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Board Certified Specialist - North Carolina State Bar
The Charlotte Observer - Best Charlotte Lawyer
The National Trial Lawyers - Top 40 Under 40
Million Dollar Advocates Forum
Super Lawyers
Avvo Rating 10.0 Superb

Our office continues to operate during our regular business hours, which are 8:30 am - 5:30 pm, Monday through Friday, but you can call the office 24 hours a day. We continue to follow all recommendations and requirements of the State of Emergency Stay at Home Order. Consultations are available via telephone or by video conference. The safety of our clients and employees is of the utmost importance and, therefore, in-person meetings are not available at this time except for emergencies or absolutely essential legal services.

Charlotte Criminal Lawyer Brad Smith answers the question: “Should I ever plead guilty to a charge?”

U.S. Department of Justice warned that those who intentionally spread coronavirus (COVID-19) would be charged with terrorism. A CNN report cited a DOJ memorandum that warned individuals against purposefully spreading COVID-19. A person could be charged with terrorism for coughing on other people or groceries or for other forms of the “purposeful exposure and infection of others,” the memo, which was sent to federal law enforcement agencies and attorneys.

Charlotte Criminal Lawyer Brad Smith answers the question: “Should I ever plead guilty to a charge?”

After North Carolina’s “stay-at-home” order went into effect on March 30, 2020, to slow the spread of the coronavirus (COVID-19), many residents began to wonder, “Can I be fined or arrested for violating the order?” and “Are there criminal charges if I do not comply with the order?

Charlotte Criminal Lawyer Brad Smith answers the question: “Should I talk to the police?”

As North Carolina residents were ordered to stay home from March 30 due to the spread of the coronavirus (COVID-19), some of you might wonder, “Does it mean that people will commit more crimes?” or, on the contrary, can it lead to a reduction in violent crimes and other crimes?

Charlotte DWI Lawyer Brad Smith answers the question: “Can the police search my car without a warrant?”

In North Carolina, felony drug charges are one of the most serious crimes an individual can face. A conviction could lead to hefty fines and decades in prison, not to mention that a drug conviction on your criminal record will impact your ability to find a job, go to college, and even find a place to live, among other consequences.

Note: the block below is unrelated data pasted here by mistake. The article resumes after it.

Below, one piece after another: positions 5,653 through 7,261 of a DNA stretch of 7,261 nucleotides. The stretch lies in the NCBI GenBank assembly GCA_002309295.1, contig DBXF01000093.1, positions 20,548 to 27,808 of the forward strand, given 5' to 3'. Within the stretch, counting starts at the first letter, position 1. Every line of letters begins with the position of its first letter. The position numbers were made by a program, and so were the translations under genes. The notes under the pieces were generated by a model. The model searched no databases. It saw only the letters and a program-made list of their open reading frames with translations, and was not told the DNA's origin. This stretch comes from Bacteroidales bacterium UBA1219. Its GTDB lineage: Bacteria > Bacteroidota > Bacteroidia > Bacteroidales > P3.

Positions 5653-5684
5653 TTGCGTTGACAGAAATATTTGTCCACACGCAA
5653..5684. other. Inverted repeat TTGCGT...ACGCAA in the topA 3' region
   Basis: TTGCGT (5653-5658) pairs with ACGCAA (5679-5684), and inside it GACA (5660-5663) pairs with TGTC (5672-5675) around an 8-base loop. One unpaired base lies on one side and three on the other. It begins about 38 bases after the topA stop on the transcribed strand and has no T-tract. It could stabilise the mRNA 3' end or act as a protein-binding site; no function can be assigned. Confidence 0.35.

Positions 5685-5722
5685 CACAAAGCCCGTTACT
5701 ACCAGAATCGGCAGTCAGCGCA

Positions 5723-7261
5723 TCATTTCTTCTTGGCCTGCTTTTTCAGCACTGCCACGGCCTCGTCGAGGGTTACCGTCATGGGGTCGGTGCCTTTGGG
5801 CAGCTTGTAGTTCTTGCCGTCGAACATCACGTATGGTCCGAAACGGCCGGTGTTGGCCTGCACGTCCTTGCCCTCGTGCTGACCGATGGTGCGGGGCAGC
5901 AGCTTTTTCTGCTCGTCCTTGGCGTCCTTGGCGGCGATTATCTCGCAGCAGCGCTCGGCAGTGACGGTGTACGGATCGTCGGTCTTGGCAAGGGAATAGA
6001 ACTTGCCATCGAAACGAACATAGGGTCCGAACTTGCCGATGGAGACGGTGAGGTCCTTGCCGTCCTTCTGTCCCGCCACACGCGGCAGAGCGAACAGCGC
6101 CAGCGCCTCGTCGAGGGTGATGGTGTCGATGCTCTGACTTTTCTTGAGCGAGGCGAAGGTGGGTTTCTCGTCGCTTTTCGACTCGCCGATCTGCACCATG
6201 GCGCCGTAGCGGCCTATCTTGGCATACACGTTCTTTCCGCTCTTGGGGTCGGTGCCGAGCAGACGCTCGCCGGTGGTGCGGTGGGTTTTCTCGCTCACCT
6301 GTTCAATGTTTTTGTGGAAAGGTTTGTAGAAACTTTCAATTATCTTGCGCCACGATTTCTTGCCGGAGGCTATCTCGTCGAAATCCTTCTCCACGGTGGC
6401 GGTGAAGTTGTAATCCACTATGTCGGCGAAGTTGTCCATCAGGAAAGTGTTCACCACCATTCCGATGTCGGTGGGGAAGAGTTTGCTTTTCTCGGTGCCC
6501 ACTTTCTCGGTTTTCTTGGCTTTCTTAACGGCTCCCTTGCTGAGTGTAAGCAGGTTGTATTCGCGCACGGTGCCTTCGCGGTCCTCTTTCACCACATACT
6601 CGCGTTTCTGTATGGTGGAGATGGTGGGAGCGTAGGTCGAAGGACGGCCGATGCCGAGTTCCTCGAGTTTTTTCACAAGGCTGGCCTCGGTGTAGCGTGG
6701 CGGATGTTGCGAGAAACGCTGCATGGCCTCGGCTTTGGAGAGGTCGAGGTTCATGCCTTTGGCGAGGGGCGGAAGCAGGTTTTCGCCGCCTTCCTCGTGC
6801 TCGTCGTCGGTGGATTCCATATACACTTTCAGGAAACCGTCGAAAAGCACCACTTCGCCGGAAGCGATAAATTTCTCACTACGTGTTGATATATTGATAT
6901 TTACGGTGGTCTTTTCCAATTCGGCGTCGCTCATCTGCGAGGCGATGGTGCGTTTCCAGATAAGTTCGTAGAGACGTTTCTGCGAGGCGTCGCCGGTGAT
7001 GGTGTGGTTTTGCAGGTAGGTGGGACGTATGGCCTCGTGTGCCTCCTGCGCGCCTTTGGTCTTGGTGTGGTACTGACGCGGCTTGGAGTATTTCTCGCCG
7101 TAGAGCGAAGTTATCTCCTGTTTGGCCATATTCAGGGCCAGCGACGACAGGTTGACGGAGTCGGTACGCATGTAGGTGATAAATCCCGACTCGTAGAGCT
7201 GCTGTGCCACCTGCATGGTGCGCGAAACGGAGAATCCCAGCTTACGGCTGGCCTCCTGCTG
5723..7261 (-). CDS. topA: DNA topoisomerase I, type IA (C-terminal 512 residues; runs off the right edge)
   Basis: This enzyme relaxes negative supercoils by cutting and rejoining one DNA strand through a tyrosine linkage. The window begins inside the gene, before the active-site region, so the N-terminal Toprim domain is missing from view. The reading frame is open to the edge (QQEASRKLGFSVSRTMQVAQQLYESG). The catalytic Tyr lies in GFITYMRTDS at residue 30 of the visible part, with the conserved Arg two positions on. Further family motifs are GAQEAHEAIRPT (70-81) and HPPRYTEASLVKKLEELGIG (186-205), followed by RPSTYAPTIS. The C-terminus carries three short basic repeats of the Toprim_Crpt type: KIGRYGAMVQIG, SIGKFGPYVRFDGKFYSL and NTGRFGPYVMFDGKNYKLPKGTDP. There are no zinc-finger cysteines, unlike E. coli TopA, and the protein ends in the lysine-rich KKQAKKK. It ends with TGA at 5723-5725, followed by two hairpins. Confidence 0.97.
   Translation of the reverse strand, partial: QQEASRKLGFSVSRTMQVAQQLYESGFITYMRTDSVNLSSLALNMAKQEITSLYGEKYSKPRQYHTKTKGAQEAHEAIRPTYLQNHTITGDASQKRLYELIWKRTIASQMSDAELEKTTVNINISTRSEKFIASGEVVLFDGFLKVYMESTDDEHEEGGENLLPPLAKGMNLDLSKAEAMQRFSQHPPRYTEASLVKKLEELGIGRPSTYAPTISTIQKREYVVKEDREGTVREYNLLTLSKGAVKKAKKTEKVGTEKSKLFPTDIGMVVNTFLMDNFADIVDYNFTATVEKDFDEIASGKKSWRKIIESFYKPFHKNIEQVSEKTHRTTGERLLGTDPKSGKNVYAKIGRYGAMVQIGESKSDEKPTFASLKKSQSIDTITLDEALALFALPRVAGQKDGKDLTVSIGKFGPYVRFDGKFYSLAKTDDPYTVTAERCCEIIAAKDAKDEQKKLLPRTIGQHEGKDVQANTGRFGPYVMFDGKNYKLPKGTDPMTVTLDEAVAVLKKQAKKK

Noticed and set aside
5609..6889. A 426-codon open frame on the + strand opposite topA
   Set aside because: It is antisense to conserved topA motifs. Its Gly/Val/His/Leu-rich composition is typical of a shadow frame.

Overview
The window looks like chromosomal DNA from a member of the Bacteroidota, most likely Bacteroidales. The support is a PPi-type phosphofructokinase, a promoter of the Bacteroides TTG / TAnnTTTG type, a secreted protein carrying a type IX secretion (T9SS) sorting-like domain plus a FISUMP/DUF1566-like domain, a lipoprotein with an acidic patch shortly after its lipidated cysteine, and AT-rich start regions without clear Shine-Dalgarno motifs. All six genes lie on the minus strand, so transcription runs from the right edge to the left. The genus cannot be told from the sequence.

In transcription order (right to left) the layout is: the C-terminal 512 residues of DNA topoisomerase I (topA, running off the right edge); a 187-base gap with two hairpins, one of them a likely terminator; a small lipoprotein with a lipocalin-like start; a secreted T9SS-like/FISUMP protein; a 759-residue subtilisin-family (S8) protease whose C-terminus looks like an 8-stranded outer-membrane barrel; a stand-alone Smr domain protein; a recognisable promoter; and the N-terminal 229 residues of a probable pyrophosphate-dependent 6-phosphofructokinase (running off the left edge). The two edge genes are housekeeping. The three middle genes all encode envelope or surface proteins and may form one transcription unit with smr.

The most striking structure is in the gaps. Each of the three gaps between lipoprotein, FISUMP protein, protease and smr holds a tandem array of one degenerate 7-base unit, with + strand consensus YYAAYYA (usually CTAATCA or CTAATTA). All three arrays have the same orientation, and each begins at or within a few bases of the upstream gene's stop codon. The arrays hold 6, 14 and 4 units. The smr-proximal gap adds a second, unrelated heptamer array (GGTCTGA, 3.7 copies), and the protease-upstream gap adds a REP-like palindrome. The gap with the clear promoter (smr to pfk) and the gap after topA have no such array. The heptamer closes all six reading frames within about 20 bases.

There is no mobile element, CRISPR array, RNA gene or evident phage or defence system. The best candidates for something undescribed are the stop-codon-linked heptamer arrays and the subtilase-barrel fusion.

Charlotte Criminal Lawyer Brad Smith answers the question: “When can I post on Social media about my ongoing case?”

If you are facing criminal charges in North Carolina, your potential sentence for the offense could be reduced if “mitigating circumstances” are found. In North Carolina, felony sentences depend on whether any mitigating or aggravating circumstances exist.

Charlotte DWI Lawyer Brad Smith answers the question: “Can the police search my car without a warrant?”

It may seem that facial recognition is everywhere in the 21st century. The technology that can identify a person by comparing an image of his or her face to a database of photos and videos is used by airports, police departments, and even your phone.

Charlotte DWI Lawyer Brad Smith answers the question: “Are breath test results always accurate?”

If you were pulled over for driving while impaired (DWI) in Charlotte or other parts of North Carolina, a police officer might order a breathalyzer test to determine your blood alcohol concentration (BAC).

Charlotte Criminal Lawyer Brad Smith answers the question: “Should I ever plead guilty to a charge?”

A Charlotte woman pleaded guilty in federal court for filing false tax returns. Andrivia Wells, a Charlotte-based tax preparer, entered a guilty plea for three out of 35 counts.

Charlotte Criminal Lawyer Brad Smith answers the question: “What are the long term effects of being convicted of a crime?”

A new report by Charlotte Observer explores the most murderous stretch of road in the city. The street, which is about 3,350 feet long, is one of Charlotte’s “hot spots” that account for about 8% of the city’s violent crime.

Charlotte Criminal Lawyer Brad Smith answers the question: “If I have an outstanding warrant, what should I do?”

It is scary to think about turning yourself in to the North Carolina police, let alone actually to go to the police station and do it. Many of those who consider turning themselves in are aware of a warrant for their arrest.

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